We're talking about Pete Freakin' Rose. He could do anything. :D

Care to put a wager on that?

_Sir_Charles_
10-07-2011, 10:12 PM
Care to put a wager on that?

http://t0.gstatic.com/images?q=tbn:ANd9GcQbItMbnNzkuxz-5cxUbPXA5_YOeOSzEsRrZUbxieGftsYQ0hfv3g
http://www.google.com/imgres?q=i+see+what+you+did+there+pic&hl=en&client=firefox-a&hs=WRM&sa=X&rls=org.mozilla:en-US:official&biw=1280&bih=834&tbm=isch&prmd=imvns&tbnid=1DIs2xJbxwksuM:&imgrefurl=http://thechive.com/2011/06/15/i-see-what-you-did-there-34-photos/&docid=pY9WTXePj-8KoM&w=500&h=420&ei=E6OPTpmQDOSesQLY9-g8&zoom=1

savafan
10-07-2011, 10:36 PM
http://sportssmacker.com/wp-content/uploads/2011/07/nolan-ryan-headlock-robin-ventura.jpg

What's crazy is that Ventura is still younger than Ryan was in 1993 when this happened.

George Anderson
10-08-2011, 01:22 AM
What's crazy is that Ventura is still younger than Ryan was in 1993 when this happened.

I know back in the day I was in the minority but I loved seeing Ventura charge the mound at Ryan. I was so damn sick of the hero worship and God like status so many people gave Ryan.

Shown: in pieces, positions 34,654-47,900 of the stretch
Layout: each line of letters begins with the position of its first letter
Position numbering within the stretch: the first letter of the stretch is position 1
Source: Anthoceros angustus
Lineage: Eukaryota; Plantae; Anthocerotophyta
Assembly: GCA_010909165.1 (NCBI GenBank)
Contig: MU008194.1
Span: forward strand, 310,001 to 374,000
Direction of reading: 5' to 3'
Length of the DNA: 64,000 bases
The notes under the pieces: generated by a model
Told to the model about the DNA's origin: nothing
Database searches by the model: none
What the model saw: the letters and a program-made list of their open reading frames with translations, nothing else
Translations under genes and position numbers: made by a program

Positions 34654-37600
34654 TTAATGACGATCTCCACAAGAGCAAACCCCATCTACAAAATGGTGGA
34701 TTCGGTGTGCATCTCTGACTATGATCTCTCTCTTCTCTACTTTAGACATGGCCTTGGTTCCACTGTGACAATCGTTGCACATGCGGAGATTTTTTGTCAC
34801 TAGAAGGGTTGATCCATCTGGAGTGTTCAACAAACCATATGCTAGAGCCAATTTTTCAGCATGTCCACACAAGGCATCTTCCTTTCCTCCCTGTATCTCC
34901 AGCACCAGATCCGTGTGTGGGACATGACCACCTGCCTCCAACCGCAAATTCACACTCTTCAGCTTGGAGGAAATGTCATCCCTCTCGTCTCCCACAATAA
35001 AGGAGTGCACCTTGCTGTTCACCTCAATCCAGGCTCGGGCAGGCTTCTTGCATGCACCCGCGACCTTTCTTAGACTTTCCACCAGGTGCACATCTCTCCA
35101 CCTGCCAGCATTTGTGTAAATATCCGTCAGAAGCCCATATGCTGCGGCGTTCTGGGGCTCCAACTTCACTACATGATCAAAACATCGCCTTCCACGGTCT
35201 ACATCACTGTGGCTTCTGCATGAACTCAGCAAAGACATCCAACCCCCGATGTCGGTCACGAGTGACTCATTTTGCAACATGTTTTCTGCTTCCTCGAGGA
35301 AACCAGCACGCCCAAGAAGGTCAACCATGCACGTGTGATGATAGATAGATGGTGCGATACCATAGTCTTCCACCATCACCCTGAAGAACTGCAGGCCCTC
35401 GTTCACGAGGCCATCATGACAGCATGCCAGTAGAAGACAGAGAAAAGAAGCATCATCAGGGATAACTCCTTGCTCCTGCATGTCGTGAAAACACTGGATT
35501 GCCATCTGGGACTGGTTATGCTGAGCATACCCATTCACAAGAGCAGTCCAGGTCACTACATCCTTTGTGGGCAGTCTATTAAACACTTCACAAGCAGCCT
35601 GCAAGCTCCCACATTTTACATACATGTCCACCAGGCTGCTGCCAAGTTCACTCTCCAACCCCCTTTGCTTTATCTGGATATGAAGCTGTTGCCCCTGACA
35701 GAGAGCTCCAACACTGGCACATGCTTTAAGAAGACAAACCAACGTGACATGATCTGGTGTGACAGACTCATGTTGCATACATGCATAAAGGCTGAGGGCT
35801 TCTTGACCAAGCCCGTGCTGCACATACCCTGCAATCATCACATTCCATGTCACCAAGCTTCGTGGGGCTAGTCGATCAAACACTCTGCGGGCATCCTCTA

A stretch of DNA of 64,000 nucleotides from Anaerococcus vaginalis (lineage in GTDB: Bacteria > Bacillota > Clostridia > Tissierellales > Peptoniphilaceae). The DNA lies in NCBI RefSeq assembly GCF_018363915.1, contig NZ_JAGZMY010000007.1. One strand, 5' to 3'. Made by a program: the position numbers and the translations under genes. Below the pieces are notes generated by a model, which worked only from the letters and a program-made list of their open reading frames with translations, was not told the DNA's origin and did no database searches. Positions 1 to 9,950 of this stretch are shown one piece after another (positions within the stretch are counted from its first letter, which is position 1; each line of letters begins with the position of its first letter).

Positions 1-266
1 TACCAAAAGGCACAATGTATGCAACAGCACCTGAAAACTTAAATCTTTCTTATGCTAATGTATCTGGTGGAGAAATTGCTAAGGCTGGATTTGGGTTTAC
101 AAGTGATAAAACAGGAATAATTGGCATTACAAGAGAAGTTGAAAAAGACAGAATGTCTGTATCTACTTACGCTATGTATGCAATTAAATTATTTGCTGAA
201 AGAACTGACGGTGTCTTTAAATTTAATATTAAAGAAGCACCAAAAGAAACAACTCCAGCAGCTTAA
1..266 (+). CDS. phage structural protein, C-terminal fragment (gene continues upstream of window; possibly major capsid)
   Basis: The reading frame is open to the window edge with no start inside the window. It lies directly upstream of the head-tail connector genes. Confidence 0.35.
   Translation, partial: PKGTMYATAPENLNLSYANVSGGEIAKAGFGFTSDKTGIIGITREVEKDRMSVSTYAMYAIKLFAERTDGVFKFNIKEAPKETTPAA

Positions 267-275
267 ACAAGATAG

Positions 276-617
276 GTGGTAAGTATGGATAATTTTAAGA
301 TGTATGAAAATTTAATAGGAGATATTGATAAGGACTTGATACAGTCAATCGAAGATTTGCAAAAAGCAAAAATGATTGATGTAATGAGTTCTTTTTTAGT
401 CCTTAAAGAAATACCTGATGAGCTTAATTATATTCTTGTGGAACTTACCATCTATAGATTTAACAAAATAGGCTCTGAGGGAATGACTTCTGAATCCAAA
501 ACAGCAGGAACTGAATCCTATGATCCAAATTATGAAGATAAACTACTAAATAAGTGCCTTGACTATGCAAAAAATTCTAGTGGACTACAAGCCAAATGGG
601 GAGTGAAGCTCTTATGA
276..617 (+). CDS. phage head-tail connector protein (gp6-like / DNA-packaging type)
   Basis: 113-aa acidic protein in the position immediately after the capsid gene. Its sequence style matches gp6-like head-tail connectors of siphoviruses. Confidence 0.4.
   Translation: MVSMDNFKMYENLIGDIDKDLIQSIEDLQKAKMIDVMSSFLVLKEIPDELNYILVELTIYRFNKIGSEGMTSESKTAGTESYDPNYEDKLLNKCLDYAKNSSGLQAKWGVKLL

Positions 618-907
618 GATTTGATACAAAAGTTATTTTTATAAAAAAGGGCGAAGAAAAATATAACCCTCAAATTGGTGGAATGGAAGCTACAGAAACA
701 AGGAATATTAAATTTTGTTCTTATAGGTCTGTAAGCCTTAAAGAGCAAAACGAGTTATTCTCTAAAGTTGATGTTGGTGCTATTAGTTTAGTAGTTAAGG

Ryan was good but he wasn't that good.

Sea Ray
10-08-2011, 09:12 AM
How on earth do you spend four straight years as a rookie manager?

I think you know what I mean. Do I really have to spell it our for you?

traderumor
10-08-2011, 11:21 AM
A MLB team hiring a guy who has managed at no level in baseball.... this is going to go well.From what I hear, a monkey could manage an MLB team. What's the big deal? ;)

In seriousness, I'd be more concerned if he was a guy off the street never having managed at any level, but since he has played at all levels, I'd have to think that he at least hits the ground running. Your concern seems to beg the question that MLB manager requires prior managerial experience at some level of professional ball. Pete Rose had a .525 winning percentage, after all. I wonder how much prior experience Mike Scioscia had?